A letter unknown to historians before 1957 was found which gives one of the earliest references to the name "Lowther Manor." Writing from London on May 30, 1750, Thomas Penn wrote "the lands in York are, you know, to be held of the Manor of Mask and in Cumberland of the Indian Manor which we will have called Lowther." This was before the town of Carlisle was laid out or finally decided upon as the county seat. The previous year a provincial official had suggested that the Manor itself become the seat of the county government, a suggestion which was rejected because of the storm of protest raised by the settlers.
Fourteen years later, with the Indians still avoiding the area, the proprietors decided to divide the 12 square miles into lots. Col. John Armstrong, Indian fighter turned surveyor, ran the lines around 28 "plantations," including an area just west of Wormleysburg which was reserved for the Penns themselves. Geographically the Manor was bounded on the North by the "Conidogwanet" as Armstrong spelled it, on the South by the Yellow Breeches, on the East by the Susquehanna and on the West by St. John's Road. All of the land within these bounds were properly part of the Manor with the exception of 600 acres between 16th street, New Cumberland, and the Yellow Breeches, between the River and a line drawn parallel to it three-quarters of a mile inland.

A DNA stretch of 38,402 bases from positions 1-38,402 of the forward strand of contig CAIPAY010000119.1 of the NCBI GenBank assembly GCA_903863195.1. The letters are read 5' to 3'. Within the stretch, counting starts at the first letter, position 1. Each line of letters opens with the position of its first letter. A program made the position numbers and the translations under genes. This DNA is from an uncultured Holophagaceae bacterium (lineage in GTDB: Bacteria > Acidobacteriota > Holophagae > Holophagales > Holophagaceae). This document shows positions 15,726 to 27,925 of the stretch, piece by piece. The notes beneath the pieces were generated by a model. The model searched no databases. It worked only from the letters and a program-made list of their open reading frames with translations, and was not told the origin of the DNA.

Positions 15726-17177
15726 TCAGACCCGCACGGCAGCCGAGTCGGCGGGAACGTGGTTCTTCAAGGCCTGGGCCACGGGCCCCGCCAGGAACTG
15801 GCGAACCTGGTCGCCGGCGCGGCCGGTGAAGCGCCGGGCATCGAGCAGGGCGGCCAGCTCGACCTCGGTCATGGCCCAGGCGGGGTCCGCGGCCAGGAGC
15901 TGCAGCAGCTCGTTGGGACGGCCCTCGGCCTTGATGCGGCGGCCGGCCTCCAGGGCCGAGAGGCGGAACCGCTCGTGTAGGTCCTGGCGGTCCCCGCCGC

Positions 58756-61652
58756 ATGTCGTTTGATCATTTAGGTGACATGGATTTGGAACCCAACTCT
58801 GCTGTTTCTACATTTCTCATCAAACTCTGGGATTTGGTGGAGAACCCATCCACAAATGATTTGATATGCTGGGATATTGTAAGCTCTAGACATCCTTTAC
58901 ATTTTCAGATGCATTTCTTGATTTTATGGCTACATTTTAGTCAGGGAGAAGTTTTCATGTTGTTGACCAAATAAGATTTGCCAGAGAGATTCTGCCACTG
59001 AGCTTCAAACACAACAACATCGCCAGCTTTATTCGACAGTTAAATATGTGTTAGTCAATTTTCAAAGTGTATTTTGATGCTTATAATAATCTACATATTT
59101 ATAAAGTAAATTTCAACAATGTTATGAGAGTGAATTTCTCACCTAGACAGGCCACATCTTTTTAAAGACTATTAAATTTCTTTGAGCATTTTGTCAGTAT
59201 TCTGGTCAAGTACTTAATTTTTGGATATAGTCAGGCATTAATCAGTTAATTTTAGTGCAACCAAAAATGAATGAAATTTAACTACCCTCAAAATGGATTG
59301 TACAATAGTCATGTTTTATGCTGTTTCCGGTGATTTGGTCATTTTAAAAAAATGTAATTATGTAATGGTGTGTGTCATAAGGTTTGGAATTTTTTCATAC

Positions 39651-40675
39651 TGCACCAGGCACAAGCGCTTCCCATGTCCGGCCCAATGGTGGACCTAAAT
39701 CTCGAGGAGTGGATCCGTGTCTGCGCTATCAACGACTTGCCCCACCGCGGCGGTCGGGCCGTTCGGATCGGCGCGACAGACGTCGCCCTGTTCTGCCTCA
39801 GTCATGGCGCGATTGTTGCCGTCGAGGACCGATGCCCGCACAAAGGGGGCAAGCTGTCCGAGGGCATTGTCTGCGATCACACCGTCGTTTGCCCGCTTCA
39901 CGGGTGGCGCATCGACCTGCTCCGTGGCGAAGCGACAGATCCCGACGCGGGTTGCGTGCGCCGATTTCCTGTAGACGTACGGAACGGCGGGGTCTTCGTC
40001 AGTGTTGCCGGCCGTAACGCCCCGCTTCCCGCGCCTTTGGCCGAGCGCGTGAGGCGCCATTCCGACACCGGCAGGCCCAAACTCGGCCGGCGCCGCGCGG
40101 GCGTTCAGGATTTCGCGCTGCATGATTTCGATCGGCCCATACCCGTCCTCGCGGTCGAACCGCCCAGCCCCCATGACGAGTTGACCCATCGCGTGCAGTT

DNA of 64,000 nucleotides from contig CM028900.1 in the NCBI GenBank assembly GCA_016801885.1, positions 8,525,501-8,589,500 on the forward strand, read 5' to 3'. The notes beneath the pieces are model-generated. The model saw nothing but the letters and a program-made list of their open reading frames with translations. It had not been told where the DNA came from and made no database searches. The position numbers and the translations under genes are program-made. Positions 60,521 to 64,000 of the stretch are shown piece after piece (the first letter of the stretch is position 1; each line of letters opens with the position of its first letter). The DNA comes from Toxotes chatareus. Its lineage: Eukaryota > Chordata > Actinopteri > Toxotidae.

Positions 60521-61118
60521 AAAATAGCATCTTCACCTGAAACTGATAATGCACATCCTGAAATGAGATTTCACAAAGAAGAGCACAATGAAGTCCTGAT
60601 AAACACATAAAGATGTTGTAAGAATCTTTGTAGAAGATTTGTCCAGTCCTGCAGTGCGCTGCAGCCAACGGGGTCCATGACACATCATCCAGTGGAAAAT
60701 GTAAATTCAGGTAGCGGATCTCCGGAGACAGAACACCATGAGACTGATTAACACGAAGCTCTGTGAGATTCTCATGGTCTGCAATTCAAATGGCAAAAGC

The six hundred acres of West Shore land which was excluded, New Cumberland, had been surveyed on May 2, 1740, for the enigmatic Peter Chartier. The half-Shawnee Chartier had been living where the Yellow Breeches meets the Susquehanna for the ten years prior. He had defected to the French with his mother's tribe, who accepted him as a chief.
Unquestionably, the first man to arrive in the Manor and stay was Tobias Hendricks, who was here as early as 1727 and later built a tavern on the property at 24th and Market Streets. A second structure was erected about 1735 near the end of the Market Street Bridge to accommodate patrons of the Harris Ferry. The third structure, and only other place built before 1764, was a building located on Simpson Ferry Road. On this site lived William Hendricks, the son of Tobias, who led Cumberland County riflemen in the French and Indian War and was killed at Quebec. An historic marker attesting to this event is located at the south end of Willow Park in Camp Hill on Market Street.